Lynne Adrine, director of the D.C. Graduate Program and adjunct professor of broadcast and digital journalism in the Newhouse School, wrote an op-ed for Syracuse.com titled “After Capitol breach, it will be even harder to protest in Washington.” Adrine has…
PPIA Fellows Reflect on Experiences; Application Deadline for 2019 is Nov. 1
Last summer, five Syracuse University students were selected to participate in the highly competitive Public Policy and International Affairs (PPIA) junior summer institutes.
Anna Nguyen, who is majoring in public health in the Falk College and policy studies in the College of Arts and Sciences and the Maxwell School, spent seven weeks at the Gerald R. Ford School of Public Policy at the University of Michigan. There, she and her team of 19 other students from around the country engaged in a research project about the relationship between educational outcomes and School Based Health Centers (SBHC) in Detroit community public schools. The proposed policy was to expand SBHCs through guaranteed funding and by expanding resources to provide healthcare access to students that may struggle receiving care on a regular basis.
Samantha Sanchez, a geography and citizenship and civic engagement major in the College of Arts and Sciences and the Maxwell School, completed her fellowship at the Humphrey School of Public Affairs at the University of Minnesota. There, she engaged in quantitative and qualitative research on the Keystone XL Pipeline that runs through indigenous land in the United States and on environmental racism in North Minneapolis.
PPIA is a summer program hosted by five institutions across the country with strong public policy programs. PPIA promotes the inclusion of underrepresented groups in public service and advances their leadership roles throughout civic institutions. The program is designed to encourage participants to apply to graduate school in public policy, public administration, international affairs or a related field.
Other SU students who engaged in PPIA internships this past summer are Dante Moss (University of Minnesota), Bianca Castro and Dominika Peko (both at Carnegie Mellon University).
Nguyen and her team worked together to improve their quantitative, writing, policy analysis, public speaking and microeconomics skills. They engaged in policy modules that were taught by leading professionals and a U.S. State Department-designed simulation. The team also attended professional development workshops focused on preparing for graduate school.
“My summer was an intensive and extremely rewarding graduate school boot camp in public policy,” Nguyen says. “I learned about different pressing problems going on in the U.S and around the world, learned about career opportunities and reaffirmed my interest in public service.”
“My PPIA experience changed my view on public service,” Sanchez says. “Now I have a better understanding on the importance of race in policy and how administrative representation can completely change the public’s perspective on an issue.”
Sanchez says the experience also gave her the confidence boost she needs to continue her pursuit of her master’s degree. “Although the classes were very challenging at some points, I know how graduate school classes work now and how to manage my time better than I would have before,” she says. “But most importantly, I know my worth as an applicant and I need to stop doubting my places in prestigious programs or worrying that I am a token—I need to understand fully that I am in the places I am because of my merit and ambition to succeed.”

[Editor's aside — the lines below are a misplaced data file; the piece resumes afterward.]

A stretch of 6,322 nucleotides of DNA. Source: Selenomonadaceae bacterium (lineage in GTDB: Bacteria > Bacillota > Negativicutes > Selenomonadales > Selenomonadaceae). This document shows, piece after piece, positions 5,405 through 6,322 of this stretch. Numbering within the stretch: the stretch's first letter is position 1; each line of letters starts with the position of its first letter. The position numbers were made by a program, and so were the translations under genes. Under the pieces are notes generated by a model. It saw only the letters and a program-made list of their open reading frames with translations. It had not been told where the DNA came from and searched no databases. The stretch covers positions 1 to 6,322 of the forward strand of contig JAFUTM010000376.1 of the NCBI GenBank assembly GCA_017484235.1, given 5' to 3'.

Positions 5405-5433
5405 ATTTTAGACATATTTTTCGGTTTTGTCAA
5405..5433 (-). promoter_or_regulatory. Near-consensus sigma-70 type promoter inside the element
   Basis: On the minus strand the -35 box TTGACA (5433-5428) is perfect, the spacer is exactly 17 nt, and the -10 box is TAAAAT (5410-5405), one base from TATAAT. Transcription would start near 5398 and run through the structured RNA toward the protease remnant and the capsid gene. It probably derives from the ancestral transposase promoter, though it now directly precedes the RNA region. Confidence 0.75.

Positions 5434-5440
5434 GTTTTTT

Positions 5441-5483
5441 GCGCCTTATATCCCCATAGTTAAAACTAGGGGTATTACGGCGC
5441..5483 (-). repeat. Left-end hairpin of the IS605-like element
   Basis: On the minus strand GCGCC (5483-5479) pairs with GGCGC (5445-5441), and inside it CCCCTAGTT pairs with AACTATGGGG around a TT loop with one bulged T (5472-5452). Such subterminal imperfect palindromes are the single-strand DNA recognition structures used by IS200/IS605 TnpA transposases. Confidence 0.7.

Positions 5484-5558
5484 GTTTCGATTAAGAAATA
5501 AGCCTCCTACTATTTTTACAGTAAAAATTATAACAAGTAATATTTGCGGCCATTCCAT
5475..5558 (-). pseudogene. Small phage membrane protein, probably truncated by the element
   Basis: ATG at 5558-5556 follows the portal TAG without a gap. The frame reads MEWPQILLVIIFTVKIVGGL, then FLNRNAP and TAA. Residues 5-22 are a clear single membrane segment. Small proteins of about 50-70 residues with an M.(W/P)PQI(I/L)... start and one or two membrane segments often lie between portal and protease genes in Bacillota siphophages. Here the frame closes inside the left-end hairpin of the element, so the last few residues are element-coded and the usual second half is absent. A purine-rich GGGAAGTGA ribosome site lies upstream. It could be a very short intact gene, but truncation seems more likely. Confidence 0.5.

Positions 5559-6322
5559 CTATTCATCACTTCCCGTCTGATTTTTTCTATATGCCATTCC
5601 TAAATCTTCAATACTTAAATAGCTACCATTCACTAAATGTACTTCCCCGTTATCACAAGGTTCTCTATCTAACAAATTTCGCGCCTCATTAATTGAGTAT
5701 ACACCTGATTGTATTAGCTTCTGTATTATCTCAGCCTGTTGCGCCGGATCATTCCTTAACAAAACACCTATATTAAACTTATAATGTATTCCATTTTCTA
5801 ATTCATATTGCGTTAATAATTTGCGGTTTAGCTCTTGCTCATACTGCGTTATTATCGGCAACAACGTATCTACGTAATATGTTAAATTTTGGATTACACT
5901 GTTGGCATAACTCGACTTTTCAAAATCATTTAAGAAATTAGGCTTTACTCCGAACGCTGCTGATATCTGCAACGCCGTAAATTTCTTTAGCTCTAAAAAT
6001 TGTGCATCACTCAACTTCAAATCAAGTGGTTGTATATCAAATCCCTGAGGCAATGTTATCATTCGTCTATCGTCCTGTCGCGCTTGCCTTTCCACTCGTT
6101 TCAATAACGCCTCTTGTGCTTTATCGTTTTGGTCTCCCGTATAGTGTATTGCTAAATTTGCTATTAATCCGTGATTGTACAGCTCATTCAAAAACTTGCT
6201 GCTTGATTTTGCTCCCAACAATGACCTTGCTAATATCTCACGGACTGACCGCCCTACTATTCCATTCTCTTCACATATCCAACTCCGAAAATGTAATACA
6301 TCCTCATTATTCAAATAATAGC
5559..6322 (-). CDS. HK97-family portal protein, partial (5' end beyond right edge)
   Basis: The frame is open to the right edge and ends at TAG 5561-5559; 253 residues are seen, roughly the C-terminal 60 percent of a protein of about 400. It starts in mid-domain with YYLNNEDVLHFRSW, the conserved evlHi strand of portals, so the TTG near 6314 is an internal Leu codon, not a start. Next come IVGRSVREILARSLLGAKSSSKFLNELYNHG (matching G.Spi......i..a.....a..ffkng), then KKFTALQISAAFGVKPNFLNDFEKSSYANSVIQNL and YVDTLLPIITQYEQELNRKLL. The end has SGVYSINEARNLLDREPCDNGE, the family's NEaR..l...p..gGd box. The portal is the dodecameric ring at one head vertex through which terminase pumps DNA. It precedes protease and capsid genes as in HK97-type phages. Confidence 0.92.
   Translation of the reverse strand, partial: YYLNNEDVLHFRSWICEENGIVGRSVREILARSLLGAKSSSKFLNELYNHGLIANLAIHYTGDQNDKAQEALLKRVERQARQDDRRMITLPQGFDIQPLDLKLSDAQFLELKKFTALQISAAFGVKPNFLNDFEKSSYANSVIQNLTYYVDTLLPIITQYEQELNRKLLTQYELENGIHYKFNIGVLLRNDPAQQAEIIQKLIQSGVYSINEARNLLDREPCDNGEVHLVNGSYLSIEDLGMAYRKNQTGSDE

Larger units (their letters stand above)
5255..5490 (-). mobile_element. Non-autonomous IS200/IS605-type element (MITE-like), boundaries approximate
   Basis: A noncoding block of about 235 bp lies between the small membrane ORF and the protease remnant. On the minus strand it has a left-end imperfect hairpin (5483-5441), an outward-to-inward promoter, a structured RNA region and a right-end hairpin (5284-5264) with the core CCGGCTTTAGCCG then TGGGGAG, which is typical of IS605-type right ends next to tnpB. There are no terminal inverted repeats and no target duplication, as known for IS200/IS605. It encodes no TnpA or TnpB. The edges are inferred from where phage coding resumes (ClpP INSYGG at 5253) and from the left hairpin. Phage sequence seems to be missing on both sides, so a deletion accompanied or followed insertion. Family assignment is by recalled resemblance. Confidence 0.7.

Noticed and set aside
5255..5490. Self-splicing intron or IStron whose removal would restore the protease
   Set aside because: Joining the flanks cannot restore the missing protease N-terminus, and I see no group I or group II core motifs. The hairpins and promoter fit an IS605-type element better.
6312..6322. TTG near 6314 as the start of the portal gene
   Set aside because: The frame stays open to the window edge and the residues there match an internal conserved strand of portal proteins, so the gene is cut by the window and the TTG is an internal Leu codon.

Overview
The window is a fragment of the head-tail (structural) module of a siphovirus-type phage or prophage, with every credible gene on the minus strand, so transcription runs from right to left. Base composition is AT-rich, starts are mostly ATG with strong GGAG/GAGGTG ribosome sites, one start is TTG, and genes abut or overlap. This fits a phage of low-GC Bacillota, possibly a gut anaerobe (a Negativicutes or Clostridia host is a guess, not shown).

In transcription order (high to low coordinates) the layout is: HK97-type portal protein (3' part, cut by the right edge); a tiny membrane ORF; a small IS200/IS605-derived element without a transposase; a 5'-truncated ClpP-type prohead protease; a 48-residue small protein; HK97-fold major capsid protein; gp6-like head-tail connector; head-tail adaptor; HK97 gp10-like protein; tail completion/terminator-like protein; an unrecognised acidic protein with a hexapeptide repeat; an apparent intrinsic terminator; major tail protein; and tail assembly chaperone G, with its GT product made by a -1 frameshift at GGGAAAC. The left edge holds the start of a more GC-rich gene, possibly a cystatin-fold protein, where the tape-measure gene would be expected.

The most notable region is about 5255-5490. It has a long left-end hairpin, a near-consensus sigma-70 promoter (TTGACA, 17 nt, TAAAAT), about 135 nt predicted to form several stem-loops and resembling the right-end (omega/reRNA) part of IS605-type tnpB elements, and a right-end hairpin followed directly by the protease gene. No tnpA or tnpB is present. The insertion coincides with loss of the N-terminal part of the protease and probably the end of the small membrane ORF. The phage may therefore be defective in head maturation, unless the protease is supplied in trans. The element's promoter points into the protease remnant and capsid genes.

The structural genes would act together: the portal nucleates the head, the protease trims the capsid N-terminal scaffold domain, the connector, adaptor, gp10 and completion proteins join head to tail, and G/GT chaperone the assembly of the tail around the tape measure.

Sanchez is currently working on research focused on the racial disparities of lead poisoning within the Syracuse area through mapping with geographic information systems. Her work inspired her to go into planning with a focus in community housing/economic development for marginalized communities. She is currently applying to graduate schools, and SU’s McNair Scholars program is helping her with the process.
Nguyen is working on a developing research project, also with McNair, to study mental health, alcohol use and utilization of health services among one of the refugee populations in Onondaga County. After graduation from SU, she plans to take a gap year and then apply for a graduate program in public policy.
The successful PPIA applicants worked on their applications with Jolynn Parker, director of the Center for Fellowship and Scholarship Advising (CFSA), and Michelle Walker, director of community programs in the policy studies program.
“PPIA is an amazing opportunity for students interested in careers in public policy, public administration or international affairs,” says Parker. “We were thrilled to have five students accepted to the institutes last year. I’ve been struck by how the experience helped them hone their plans for graduate study and their ideas about their future careers.”
Benefits of the summer institute include all costs of the program, including housing, travel, tuition, supplies and meal vouchers, as well as a small stipend and a one-time graduate scholarship to any of the PPIA partner institutions.
The deadline for applying to next summer’s institute is Nov. 1. Contact CFSA at 315.443.2759 for more information.